When I was driving back one day from Silicon Valley, I was listening to the radio, and there was a report about the sound collection at the Library of Congress and about how there were all these problems with materials that were old and delicate. The report was an interview with the famous American musician Micky Hart. He was a member of a famous rock band [The Grateful Dead] and very involved in the world of music as well. One of his interests is to help preserve sound recordings. He was arguing that this was an important issue, writing books and articles about it, and so forth. I knew who he was from his music career.

After I got back, I wrote things down in my notebook and I started to look around on the Internet and did some research on how sound recordings really work. I also found some books to educate myself in this subject.

Can you describe the IRENE system? How does it work and what is the process involved?

IRENE is designed to restore sound from sound recordings that have a groove. For example, a magnetic tape doesn’t have a groove, a CD doesn’t have a groove; they are optical devices and we don’t work on those. IRENE is only for materials that have a groove. It works on devices like phonographic records, which are familiar to people, wax cylinders, which are like phonograph records but with a different configuration, and then some strange recordings on a variety of materials which were experiments in the very early years. So, we have cameras, special scientific cameras with special optics and illuminators which let us get very sharp and magnified images of the surface of the sound recordings. We can then run these images through the computer to extract the information from them about where the grooves are at every point around the record or the cylinder. Once you know where the grooves are and how they move, it is simple to make out what the sound is.

Of course, this is based on pictures; we can also manipulate or change the picture in any way we want. Now, we are not going to change it in some silly way, but if there is a scratch or a broken plate or dirt or some other defect, we can actually take it out of the picture if we want. Then, we fill in digitally what missing. We smooth it over and make a continuous motion. That’s a little like using Photoshop to remove a scratch, a particle, a blemish or a red eye in pictures. You take the part you don’t want out and you use the parts around it to create an appearance of improvement. We are not really rescuing lost information; we are just making the picture better or making it easier to listen to the sound.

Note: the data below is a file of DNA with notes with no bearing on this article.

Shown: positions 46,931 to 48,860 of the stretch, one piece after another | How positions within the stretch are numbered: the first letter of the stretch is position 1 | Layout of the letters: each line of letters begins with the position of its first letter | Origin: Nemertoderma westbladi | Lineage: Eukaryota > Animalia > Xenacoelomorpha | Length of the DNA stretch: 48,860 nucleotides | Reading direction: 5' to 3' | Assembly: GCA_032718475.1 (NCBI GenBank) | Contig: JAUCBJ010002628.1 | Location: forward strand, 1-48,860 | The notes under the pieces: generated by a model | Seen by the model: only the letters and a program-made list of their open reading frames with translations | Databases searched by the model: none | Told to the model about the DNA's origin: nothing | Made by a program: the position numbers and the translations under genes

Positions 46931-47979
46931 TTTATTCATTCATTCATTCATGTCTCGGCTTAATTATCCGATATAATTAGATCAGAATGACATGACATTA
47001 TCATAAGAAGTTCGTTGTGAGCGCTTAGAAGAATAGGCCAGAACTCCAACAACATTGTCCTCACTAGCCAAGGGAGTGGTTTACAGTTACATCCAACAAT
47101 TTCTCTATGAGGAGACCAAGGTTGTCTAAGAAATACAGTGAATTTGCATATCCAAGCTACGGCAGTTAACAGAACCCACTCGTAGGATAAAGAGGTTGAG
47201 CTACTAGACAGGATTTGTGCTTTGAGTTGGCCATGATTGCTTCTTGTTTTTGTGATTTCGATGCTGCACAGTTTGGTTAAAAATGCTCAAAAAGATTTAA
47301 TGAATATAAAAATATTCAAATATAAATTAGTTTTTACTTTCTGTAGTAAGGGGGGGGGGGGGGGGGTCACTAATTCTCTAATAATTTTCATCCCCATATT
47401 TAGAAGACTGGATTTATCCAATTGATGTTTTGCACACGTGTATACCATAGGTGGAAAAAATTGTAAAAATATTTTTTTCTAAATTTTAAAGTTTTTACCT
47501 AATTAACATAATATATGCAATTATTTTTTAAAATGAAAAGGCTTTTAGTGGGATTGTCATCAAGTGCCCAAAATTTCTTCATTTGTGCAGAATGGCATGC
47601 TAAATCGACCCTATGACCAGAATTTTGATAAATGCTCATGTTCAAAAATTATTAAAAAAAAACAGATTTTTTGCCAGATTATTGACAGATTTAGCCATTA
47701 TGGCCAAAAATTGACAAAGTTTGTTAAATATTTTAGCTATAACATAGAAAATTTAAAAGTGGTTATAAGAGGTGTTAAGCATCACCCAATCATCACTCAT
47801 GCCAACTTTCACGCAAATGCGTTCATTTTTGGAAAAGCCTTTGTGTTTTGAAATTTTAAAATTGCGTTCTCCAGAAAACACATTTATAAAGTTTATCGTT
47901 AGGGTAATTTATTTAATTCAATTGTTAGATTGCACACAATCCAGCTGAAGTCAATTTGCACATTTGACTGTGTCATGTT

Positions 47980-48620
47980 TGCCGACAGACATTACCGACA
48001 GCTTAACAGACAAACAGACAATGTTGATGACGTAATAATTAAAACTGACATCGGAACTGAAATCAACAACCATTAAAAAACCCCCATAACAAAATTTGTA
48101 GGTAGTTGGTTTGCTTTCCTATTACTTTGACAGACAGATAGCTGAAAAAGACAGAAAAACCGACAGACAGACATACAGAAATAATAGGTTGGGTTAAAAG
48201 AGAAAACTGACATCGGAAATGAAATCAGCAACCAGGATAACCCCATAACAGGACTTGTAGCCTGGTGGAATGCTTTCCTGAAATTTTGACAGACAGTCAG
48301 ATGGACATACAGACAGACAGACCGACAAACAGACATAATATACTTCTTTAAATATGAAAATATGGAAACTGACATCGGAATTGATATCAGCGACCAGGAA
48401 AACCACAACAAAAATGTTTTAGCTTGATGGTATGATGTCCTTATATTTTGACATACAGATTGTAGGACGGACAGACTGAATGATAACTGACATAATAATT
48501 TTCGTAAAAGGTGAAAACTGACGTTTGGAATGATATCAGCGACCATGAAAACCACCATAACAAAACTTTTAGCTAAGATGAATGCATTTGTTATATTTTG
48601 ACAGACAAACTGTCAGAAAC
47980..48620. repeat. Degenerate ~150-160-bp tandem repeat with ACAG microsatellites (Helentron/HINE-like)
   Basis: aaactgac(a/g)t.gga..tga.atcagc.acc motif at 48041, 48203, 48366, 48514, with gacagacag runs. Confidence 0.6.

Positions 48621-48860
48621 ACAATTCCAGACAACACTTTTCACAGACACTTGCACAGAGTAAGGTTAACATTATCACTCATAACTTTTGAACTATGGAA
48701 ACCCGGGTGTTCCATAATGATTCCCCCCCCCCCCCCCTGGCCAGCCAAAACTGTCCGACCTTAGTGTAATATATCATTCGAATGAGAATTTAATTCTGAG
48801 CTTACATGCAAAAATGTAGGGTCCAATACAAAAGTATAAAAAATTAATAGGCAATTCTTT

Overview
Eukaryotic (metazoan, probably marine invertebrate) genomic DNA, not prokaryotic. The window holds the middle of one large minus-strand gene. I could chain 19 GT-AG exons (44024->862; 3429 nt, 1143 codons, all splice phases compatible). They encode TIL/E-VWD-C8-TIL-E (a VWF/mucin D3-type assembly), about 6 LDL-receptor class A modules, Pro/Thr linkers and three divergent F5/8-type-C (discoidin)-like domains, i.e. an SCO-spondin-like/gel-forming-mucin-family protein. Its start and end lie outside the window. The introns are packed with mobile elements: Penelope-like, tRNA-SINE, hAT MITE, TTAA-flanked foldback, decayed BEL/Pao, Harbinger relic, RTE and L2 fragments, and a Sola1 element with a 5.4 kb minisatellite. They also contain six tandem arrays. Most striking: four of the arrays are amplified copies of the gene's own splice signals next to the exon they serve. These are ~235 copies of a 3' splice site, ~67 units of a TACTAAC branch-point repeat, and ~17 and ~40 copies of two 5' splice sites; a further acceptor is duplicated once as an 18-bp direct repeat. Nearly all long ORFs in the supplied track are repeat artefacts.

If you are a linguistic researcher, for example, trying to understand what is being said, sometimes taking away the noise, which can be due to scratches or dirt, makes the sound easier to understand. So, first we take pictures and get information from the pictures; the technical name for this is imaging.

You said you restore sound from the records. What kind of audio standards are being used? Are very high resolutions needed?

Sound exists in time and also exists in frequency, or pitch. A person with good hearing can hear anything up to 20,000 cycles per second. In western music, the standard pitch, the A above middle C, is usually set at 440 hertz; the frequency of the electric mains in the United States is 60 Hz, it is 50 Hz in India. These are all different frequencies. So, in order to have a sound recording that is properly digitised, you want to make sure that you have all the frequencies that are there. The specification used at the audio unit is that the sound recording could have a sampling rate A frequency of 96,000 Hz. It is almost four times the highest frequencies that we can hear. The CDs that you buy in the shop have music encoded at 44,100 Hz, which means you can get any sound up to 20,050 Hz. It really is the limit of human hearing anywhere, but IRENE can easily measure more than a 100,000 samples per second, so we can match specifications that the audio community asks for.

Who is using the system now?

There are five IRENE machines in the world today. The one at Berkeley is our research and development machine. There are two machines at the Library of Congress in Washington, D.C.; then there is a machine at the Northeast Document Conservation Centre, which is near Boston, Massachusetts. This is where people can go with their recordings, say, from a library or museum, that need to be digitised. They do it as a service. The fifth machine is here in India at the Roja Muthiah Research Library in Chennai. Now, the IRENE machines can do two-dimensional imaging or three-dimensional imaging. Some of the machines can do both, but some machines can only do two-dimensional imaging.

What do you mean by “two dimensional” and “three dimensional”?